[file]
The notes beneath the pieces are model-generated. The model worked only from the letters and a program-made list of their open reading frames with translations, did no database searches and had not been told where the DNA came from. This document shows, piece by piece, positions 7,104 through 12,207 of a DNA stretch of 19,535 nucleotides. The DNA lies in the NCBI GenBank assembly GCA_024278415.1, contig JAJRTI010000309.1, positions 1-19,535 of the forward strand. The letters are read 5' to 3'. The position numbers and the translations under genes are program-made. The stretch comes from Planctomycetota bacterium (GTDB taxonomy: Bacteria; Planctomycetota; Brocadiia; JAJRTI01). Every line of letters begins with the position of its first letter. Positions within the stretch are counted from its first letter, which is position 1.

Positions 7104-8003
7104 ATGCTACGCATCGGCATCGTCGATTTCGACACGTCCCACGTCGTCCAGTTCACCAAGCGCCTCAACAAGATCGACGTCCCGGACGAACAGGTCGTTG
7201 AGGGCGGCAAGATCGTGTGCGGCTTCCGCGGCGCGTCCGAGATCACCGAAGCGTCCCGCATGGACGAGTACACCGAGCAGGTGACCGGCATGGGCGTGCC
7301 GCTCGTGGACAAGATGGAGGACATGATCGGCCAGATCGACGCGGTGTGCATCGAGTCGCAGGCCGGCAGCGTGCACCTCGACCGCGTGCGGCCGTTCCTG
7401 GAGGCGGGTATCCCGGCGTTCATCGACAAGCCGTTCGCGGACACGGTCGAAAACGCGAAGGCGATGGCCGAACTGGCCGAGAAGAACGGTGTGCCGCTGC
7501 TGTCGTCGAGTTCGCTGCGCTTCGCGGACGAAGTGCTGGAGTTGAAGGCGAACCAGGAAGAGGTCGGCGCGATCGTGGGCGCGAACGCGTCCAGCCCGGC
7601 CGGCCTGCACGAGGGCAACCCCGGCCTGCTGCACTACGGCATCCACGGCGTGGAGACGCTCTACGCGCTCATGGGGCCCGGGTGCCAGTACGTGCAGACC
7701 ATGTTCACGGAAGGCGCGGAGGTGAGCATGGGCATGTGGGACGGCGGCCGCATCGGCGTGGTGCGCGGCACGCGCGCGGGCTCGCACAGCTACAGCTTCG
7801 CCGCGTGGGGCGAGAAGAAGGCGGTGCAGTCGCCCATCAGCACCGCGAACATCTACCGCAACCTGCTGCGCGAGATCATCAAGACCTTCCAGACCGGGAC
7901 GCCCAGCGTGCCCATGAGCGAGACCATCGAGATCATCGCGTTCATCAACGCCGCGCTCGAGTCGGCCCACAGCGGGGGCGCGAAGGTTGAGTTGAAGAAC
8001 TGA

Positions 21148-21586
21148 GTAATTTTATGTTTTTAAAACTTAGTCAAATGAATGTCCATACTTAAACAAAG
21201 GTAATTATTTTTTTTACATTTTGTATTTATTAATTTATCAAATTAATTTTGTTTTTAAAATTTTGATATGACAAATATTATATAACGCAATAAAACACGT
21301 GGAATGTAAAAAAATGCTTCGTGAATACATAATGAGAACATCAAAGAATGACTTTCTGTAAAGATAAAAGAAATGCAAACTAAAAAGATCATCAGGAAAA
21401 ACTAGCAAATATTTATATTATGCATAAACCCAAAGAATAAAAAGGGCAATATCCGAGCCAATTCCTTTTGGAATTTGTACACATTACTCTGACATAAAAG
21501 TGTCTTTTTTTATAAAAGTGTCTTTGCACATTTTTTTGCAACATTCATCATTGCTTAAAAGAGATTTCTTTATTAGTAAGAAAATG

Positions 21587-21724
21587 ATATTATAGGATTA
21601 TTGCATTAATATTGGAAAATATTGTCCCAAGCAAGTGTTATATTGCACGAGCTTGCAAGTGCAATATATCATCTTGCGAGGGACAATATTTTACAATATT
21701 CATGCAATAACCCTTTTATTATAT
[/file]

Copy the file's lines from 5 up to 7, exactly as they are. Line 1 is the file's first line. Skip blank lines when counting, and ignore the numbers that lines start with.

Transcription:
7301 GCTCGTGGACAAGATGGAGGACATGATCGGCCAGATCGACGCGGTGTGCATCGAGTCGCAGGCCGGCAGCGTGCACCTCGACCGCGTGCGGCCGTTCCTG
7401 GAGGCGGGTATCCCGGCGTTCATCGACAAGCCGTTCGCGGACACGGTCGAAAACGCGAAGGCGATGGCCGAACTGGCCGAGAAGAACGGTGTGCCGCTGC
7501 TGTCGTCGAGTTCGCTGCGCTTCGCGGACGAAGTGCTGGAGTTGAAGGCGAACCAGGAAGAGGTCGGCGCGATCGTGGGCGCGAACGCGTCCAGCCCGGC